We review choice of law determinations de novo. See Shearson Lehman Bros., Inc. v. M & L Investments, 10 F.3d 1510, 1514 (10th Cir. 1993). A district court exercising diversity jurisdiction applies the choice of law rules of the state in which it is sitting. See Klaxon Co. v. Stentor Elec. Mfg. Co., 313 U.S. 487, 496 (1941); Shearson, 10 F.3d at 1514. The Kansas choice of law rules honor an effective choice of law made by contracting parties. See Equifax Servs., Inc. v. Hitz, 905 F.2d 1355, 1360 (10th Cir. 1990); Restatement (Second) of Conflict of Laws § 187 (1969). Notes and deeds of trust are contracts between parties and the rules of contract construction therefore apply. See Metropolitan Life Ins. Co. v. Strnad, 876 P.2d 1362, 1365 (Kan. 1994). "A cardinal rule in the interpretation of contracts is to ascertain the intention of the parties and to give effect to that intention if it can be done consistent with legal principles." See Garvey Ctr., Inc. v. Food Specialties, Inc., 519 P.2d 646, 650 (Kan. 1974) (internal quotation marks and citation omitted). Thus, our initial task is to determine whether the parties expressed their intention on the issue, and if so, what that intention was.
Various documents were involved in the transaction that forms the basis of this suit. The choice of law and forum selection clause in the Note provides: "This is a Note payable in and according to the laws of the state of Kansas, and an action may be maintained in the state of Kansas and the county and venue of Wyandotte for the purpose of collecting any amounts payable hereunder or in any action for a deficiency." II Aplt. App. at 390. The Deed of Trust choice of law clause provides: "The Note shall be governed and construed according to the laws of the State of Kansas, and the District Court of Wyandotte County, Kansas, shall have jurisdiction over any action for a deficiency, provided that the laws of the State of California shall apply to the foreclosure of real estate." Id. at 417. The Extension Agreement provides that
[e]ach of the parties or individuals executing this Extension waives the benefit of any 'antideficiency legislation' which might otherwise bar any recovery against any of them because of [SBKC's] election of remedies, including but not limited to an exercise of power of sale under any deed of trust, mortgage or other security agreement. Each hereby expressly waives any and all benefits under California Civil Code sections 2809, 2810, 2819, 2825, 2839, 2845, 2847, 2848, 2849 and 2950 and California Code of Civil Procedure Sections 580b, 580d, and 726.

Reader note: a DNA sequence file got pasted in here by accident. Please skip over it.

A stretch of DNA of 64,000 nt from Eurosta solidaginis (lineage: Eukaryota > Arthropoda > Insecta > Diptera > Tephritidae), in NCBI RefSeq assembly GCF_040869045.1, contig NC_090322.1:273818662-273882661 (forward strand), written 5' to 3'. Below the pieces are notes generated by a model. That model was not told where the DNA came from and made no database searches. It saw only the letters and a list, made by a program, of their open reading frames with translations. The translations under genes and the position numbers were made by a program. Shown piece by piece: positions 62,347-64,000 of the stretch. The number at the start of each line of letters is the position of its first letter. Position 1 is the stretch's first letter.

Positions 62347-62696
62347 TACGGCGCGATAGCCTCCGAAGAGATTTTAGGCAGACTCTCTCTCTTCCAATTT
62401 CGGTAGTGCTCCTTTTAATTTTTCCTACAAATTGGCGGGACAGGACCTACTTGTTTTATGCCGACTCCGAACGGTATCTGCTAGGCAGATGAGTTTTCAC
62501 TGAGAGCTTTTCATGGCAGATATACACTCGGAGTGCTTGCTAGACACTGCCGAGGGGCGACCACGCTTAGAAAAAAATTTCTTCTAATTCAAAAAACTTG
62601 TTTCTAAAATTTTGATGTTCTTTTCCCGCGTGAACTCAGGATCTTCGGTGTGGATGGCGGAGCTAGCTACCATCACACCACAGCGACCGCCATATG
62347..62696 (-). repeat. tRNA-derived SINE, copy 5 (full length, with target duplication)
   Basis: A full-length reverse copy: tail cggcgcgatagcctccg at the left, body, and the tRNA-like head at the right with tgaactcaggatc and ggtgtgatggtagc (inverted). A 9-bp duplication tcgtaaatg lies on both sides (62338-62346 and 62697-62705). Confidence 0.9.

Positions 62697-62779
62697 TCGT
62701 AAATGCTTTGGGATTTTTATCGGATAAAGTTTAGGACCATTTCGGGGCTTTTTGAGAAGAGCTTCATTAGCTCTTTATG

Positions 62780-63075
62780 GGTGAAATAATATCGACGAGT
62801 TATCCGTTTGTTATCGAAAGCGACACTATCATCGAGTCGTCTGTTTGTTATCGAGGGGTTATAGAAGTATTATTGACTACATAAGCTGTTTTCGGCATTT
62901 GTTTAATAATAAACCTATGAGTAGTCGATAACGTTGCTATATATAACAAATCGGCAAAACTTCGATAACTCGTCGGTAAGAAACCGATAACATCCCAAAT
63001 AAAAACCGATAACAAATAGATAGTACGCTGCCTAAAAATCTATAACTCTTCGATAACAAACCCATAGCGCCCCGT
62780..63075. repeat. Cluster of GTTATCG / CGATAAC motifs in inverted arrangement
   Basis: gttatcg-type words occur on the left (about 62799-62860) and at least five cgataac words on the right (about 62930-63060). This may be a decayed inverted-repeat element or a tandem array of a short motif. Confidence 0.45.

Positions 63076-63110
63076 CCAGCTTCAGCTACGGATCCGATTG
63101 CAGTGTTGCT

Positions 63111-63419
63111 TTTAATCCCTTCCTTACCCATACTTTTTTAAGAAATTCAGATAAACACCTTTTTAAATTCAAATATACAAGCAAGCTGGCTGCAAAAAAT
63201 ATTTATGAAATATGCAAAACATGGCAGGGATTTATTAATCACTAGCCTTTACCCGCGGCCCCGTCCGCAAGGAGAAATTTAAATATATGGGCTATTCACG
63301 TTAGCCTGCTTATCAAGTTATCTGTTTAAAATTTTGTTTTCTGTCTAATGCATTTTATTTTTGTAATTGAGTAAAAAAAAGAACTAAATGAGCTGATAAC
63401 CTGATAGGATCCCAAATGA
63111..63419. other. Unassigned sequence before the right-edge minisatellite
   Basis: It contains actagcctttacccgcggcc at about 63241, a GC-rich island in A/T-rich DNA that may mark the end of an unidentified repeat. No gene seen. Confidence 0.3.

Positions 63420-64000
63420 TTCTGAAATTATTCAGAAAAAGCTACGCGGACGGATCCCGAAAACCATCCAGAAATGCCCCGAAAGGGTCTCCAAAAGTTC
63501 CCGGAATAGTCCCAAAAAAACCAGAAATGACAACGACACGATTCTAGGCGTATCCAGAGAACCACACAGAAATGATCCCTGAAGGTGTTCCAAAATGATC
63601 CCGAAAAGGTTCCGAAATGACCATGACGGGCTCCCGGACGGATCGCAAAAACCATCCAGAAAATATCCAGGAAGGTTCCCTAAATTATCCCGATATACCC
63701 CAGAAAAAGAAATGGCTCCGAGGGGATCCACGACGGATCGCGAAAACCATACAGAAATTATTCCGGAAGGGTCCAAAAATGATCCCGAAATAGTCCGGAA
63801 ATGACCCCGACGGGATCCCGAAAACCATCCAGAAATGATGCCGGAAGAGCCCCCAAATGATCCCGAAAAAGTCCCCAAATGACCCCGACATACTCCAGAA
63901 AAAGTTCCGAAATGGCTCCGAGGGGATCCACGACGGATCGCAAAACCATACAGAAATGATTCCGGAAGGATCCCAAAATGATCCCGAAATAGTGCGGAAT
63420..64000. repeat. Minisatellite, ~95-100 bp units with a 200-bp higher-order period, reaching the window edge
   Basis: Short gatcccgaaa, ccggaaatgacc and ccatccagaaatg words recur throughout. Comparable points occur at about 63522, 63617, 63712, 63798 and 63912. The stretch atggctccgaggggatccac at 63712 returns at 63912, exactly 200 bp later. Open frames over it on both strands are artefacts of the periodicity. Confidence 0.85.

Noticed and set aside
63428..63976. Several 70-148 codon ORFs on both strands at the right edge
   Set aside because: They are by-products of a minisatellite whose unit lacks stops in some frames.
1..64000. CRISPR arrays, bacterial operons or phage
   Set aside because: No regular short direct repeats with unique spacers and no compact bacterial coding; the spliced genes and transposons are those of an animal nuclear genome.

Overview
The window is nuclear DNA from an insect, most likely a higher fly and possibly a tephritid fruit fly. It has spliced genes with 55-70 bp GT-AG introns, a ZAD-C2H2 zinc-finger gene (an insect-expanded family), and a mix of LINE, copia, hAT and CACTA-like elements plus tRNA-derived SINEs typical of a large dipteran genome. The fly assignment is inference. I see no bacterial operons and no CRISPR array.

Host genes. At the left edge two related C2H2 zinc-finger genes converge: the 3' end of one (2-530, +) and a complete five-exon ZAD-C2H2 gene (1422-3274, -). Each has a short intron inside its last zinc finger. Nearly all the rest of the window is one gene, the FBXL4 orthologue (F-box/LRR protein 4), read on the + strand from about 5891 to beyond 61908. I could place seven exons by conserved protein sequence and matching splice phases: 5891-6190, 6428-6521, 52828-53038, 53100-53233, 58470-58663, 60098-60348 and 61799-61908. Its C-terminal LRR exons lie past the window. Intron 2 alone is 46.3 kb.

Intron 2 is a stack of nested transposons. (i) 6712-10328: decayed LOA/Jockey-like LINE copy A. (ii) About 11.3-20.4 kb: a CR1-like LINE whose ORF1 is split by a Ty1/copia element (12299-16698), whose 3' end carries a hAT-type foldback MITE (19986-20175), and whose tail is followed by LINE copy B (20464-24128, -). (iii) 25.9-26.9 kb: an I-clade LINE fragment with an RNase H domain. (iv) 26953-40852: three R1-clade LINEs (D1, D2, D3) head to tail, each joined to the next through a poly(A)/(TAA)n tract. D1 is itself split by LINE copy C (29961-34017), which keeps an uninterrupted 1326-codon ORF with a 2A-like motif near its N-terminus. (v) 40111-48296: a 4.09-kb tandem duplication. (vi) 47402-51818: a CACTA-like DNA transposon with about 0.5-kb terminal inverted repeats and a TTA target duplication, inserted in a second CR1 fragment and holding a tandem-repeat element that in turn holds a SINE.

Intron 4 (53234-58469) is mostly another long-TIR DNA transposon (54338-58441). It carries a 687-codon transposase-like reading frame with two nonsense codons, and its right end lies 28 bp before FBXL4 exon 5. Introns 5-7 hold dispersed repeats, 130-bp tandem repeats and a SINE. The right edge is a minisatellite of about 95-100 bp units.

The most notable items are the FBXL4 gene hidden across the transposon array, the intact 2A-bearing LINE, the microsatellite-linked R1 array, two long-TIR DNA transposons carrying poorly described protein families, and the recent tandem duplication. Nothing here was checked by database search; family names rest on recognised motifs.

Id. at 426.
Predictably, SBKC argues based on the clause in the Note that Kansas law applies to the issue of the availability of a deficiency claim, while Prospect Partners argues based on the clause in the Deed of Trust that California law applies. Aside from the dispute over which of these two documents controls, Prospect Partners argues that the Extension Agreement sufficiently evidences the parties' intent that California law apply on the issue of the availability of any claim for deficiency, and we agree.
Where we have several documents executed at different times, but in the course of the same transaction concerning the same subject matter, we construe them together to determine the intent of the parties. See Hollenbeck v. Household Bank, 829 P.2d 903, 906 (Kan. 1992); Parsons v. Biscayne Valley Investors Ltd., L.P., 935 P.2d 218, 222 (Kan. Ct. App. 1997) (construing together various mortgages, a loan agreement, and a later executed loan modification agreement). In the instant case, the Note and Extension Agreement concern the same loan, with the Extension Agreement explicitly referring to the Note, Deed of Trust, and loan agreement.(2) Thus, we may properly construe the Extension Agreement with the Note to determine the parties' intention on the issue of the applicable law.
The Restatement (Second) of Conflict of Laws explains that "even when the contract does not refer to any state, the forum may nevertheless be able to conclude from [the contract's] provisions that the parties did wish to have the law of a particular state applied." Restatement (Second) of Conflict of Laws § 187, cmt. a. The drafters explain further that "the fact that the contract contains legal expressions, or makes reference to legal doctrines, that are peculiar to the local law of a particular state may provide persuasive evidence that the parties wished to have this law applied." Id. The drafters provided an illustration of this rule as follows: